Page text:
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No time for complacency about Malaysia's democracy

  • Closing civic space is a concern of everyone, as it impacts all of us in the long-term.

By Khoo Ying Hooi

International Democracy Day was celebrated last Saturday on 15 September, where many world leaders renewed their pledge to advance the promotion and protection of democratic norms.

Since the historical Malaysian election on 9 May, all eyes are focus on the development of democratic transition in the country. Malaysia has become a country that many scholars aim at in term of finding our what has really trigger the changes in the country despite being put in the same regime for 61 years. 9 May serves a turning point to many as a moment of celebration to further democracy space in Malaysia. At the same time, it also becomes a model for the other countries around in the region and the world.

It was relatively quiet in Malaysia on 15 September on the democracy day; it is probably many were focusing on the Malaysia Day on 16 September. Whichever it is, while democratic transition seems to be taking place in the country, however, we are all should be alert and not to be too complacent with the reforms that are taking place in the country.

It is crucial that intensification of democracy should be conditioned with democratic attitudes of individuals. That's exactly why my previous column was focusing on the need for democratic education. While the leaders pledged for democratic society with participation and empowerment, it is meaningless if we do not start from education, as that is strictly link with nurturing the democratic attitudes of the people.

Linking closely with democracy is the civic space. It does not matter which part of the world you come from, the shrinking civic space is now one of the most discussed topics as it is real while it is diverse in its manifestation and severity. Nevertheless, the problem of shrinking civic space is neither new nor a short-term phenomenon.

Despite the models of governments, be it authoritarian, hybrid or even democratic, there remains risk for the closing of civic space of civil society advocacy.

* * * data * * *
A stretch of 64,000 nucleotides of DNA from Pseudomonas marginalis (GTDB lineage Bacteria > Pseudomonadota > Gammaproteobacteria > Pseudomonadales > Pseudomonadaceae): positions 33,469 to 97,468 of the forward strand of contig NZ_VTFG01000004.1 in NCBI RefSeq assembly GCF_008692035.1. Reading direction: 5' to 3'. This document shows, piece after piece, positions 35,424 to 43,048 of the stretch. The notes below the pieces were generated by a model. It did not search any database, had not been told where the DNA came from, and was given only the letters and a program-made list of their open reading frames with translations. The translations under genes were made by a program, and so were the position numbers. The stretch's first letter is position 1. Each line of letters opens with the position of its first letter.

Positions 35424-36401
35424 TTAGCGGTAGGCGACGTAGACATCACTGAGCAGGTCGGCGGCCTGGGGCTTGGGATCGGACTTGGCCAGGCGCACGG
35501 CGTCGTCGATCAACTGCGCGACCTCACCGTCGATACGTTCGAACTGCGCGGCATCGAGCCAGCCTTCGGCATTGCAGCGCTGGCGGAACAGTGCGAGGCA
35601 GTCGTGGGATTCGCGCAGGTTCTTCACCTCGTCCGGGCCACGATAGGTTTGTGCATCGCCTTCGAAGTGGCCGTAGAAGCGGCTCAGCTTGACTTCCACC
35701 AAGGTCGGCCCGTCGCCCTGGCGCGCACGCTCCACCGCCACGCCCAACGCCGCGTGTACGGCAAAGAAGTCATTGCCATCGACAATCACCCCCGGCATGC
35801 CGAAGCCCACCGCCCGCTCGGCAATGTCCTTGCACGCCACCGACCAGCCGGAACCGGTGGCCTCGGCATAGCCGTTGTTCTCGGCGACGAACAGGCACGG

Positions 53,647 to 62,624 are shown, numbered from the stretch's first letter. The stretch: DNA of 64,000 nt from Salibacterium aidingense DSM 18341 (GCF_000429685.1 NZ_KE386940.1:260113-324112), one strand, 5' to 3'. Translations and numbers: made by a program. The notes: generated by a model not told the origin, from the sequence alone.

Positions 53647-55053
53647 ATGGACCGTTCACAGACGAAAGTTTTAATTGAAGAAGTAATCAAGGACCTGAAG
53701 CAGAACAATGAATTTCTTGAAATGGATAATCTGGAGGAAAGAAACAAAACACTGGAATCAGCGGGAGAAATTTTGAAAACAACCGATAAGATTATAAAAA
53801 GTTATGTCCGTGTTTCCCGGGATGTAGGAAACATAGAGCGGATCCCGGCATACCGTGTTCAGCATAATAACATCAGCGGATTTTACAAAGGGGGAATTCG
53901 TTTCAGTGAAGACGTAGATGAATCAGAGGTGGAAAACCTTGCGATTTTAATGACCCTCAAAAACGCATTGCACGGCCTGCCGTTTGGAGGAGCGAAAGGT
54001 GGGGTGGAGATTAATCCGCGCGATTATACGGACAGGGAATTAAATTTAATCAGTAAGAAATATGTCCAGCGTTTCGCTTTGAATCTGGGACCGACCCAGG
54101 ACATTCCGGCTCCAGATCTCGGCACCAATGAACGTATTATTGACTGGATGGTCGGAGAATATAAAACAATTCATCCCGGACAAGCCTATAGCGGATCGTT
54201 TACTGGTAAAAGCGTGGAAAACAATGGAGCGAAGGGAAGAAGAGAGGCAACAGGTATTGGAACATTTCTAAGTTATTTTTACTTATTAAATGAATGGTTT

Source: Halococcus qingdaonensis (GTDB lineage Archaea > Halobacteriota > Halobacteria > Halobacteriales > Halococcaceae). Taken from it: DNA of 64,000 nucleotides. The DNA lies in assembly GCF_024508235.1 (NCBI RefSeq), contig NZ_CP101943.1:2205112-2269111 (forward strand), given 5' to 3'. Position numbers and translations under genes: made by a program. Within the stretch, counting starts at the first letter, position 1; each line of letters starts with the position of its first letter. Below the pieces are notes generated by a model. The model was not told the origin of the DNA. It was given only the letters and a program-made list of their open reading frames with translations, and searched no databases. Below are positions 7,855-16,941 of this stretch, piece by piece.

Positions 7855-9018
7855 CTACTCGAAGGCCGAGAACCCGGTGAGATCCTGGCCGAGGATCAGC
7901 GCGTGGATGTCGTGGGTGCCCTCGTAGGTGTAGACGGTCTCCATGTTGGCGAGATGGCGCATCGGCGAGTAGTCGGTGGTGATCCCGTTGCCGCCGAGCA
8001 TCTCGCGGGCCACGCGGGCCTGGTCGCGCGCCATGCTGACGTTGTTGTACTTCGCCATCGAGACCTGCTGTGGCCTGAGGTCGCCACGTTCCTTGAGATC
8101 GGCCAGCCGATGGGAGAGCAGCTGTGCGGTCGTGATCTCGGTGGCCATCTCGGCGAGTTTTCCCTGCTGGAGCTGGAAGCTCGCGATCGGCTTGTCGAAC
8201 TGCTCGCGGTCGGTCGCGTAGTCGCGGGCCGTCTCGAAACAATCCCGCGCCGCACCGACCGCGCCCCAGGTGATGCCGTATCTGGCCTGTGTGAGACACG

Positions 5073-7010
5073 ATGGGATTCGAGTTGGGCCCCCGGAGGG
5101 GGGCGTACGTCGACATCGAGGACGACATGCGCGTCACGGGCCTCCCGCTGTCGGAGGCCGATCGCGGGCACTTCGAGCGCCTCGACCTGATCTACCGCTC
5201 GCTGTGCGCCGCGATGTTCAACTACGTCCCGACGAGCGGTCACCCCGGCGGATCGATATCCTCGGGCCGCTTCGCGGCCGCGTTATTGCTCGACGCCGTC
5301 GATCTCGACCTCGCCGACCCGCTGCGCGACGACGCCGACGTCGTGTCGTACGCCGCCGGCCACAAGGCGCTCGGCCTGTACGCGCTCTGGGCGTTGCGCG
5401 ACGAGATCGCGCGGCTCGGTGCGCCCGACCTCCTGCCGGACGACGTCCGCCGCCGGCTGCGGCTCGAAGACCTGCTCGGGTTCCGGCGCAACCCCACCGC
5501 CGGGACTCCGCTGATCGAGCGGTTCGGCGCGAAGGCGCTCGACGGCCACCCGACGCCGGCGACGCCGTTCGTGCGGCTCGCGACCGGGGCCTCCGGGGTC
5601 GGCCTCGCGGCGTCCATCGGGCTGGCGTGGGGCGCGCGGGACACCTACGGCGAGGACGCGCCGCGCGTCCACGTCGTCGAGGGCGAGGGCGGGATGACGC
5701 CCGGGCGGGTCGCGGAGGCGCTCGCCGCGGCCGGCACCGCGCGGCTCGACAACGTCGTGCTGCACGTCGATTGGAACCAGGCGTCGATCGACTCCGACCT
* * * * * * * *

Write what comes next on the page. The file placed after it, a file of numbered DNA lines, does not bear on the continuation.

In the Southeast Asia region, authoritarian rules and state repression are not new. Southeast Asia's varied historical and geopolitical circumstances created diversified political structures. It is marked by a fragmented state of democratic development, which could probably be explained by looking at the region's different political values in regards to governance systems.

How does Malaysia then successfully to bring a breakthrough despite of the pessimistic regional and international order? One explanation could be possibly that the civil society, including the people despite of repression, managed to counter the narrative and win over.

Civil society actors walk a fine line between the struggle of opening up space for effective resistance and becoming a target of repression simultaneously. The threats are two-fold. They are being seen as a direct antagonistic to a closed regime, or they can also be seen as compromised by international-driven agendas that allegedly aimed to overthrow a closed regime. Ultimately, there is a confluence of internal and external determinants that affect the sustainability of civil society advocacy under different situations.

Closing space for civil society has far-reaching implications that we could imagine, in the short- and long-term. It does not only undermines the ability of people to effectively advancing human rights, holding their governments accountable, and serving the marginalised and vulnerable communities, it also weakens the ability of civil society to provide critical services like healthcare, education, shelter and humanitarian aid that are crucial to improving the daily lives of people.

Closing civic space is not merely a concern of the people working in the human rights or social justice sectors; it is a concern of everyone as it impacts all of us in the long-term. Civic space is the ground of any open and democratic society and it belongs to all of us. While we celebrate our new-found democracy in Malaysia, it is important for all of us to keep close check and balance to the government of the day and not to be too complacent.

(Khoo Ying Hooi is Universiti Malaya Senior Lecturer)

 

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